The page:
Throughout my interview with Micah, the word "generations" seemed to be a common denominator with the Sports Creel and their customers.
"There are kids who were my age growing up who I saw come in here as my friends and schoolmates, who now have families of their own. They were coming in here while my dad was fitting them in boots and now I'm fitting their kids in boots and in some instances, grandkids in boots. So for us, it's been generations and generations of loyal customers and referral business," Micah says.
Staying current and knowledgeable of new products and techniques is another part of the Creel's success, as well as having a team you work with that has a wide variety of skills, styles and backgrounds.
"I think that's the beauty of what we do is that there's enough generations of us and we employ a broad enough range of skiers here that we kind of bring a little bit of everything to the party in terms of our ski styles and where we're from," Micah says. "We've actually had the opportunity to work with world-class skiers like Noah Wallace and Peter Arneson who are local here in town."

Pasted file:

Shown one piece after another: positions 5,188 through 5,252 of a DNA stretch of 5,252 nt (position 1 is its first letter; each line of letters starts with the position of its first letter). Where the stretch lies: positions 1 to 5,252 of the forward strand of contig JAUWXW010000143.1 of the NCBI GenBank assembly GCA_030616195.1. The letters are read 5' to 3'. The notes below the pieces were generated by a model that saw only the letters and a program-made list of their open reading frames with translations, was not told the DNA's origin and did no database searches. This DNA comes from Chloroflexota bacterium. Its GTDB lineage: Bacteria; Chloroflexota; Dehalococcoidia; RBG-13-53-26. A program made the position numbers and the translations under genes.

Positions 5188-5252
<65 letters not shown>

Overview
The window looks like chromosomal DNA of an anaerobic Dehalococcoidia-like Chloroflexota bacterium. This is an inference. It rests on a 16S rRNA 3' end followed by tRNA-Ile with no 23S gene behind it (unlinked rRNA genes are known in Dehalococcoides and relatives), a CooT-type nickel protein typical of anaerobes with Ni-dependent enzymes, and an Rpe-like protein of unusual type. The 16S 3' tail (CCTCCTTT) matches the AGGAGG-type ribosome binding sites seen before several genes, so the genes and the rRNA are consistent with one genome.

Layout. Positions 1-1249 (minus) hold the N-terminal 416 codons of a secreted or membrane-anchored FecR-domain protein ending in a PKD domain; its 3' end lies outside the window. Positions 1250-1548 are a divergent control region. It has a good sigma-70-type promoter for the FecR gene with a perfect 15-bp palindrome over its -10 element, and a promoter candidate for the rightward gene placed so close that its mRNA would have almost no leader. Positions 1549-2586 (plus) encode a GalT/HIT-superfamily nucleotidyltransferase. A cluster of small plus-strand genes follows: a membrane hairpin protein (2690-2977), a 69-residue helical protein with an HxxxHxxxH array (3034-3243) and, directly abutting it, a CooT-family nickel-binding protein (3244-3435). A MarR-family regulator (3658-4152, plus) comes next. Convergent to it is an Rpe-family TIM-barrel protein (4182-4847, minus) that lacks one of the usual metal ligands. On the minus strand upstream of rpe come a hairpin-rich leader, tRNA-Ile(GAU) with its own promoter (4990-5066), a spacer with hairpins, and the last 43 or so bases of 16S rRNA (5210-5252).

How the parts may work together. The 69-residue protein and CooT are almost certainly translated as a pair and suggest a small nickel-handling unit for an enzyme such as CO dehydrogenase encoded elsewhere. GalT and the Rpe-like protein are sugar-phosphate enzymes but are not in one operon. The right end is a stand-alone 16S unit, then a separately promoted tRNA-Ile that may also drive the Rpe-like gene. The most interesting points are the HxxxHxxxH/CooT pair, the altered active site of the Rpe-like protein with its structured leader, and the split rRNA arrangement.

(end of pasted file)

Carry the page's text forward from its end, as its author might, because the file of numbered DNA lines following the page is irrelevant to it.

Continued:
Both Noah and Pete made names for themselves world wide in freestyle skiing. Noah is one of the top riders on the Dew Ski Tour and Pete is a former competitor who's turned to judging slopestyle and halfpipe events like the Dew Tour, X-Games and the Olympics.
After visiting with Micah, I can see that Grandpa Harry's philosophy and work ethics are engrained.
Micah had this to say about Harry and the Sports Creel philosophy: "He was a pretty simple, pretty straight forward, hard-working guy and I think that his vision of shilling up and doing your job whatever it may be stuck with us. ... This is all we have, and that's I think why we give it everything that we've got, because we recognize the value of us being here to skiers and we certainly recognize the value of the skiers who come in here to keep the doors open." ♦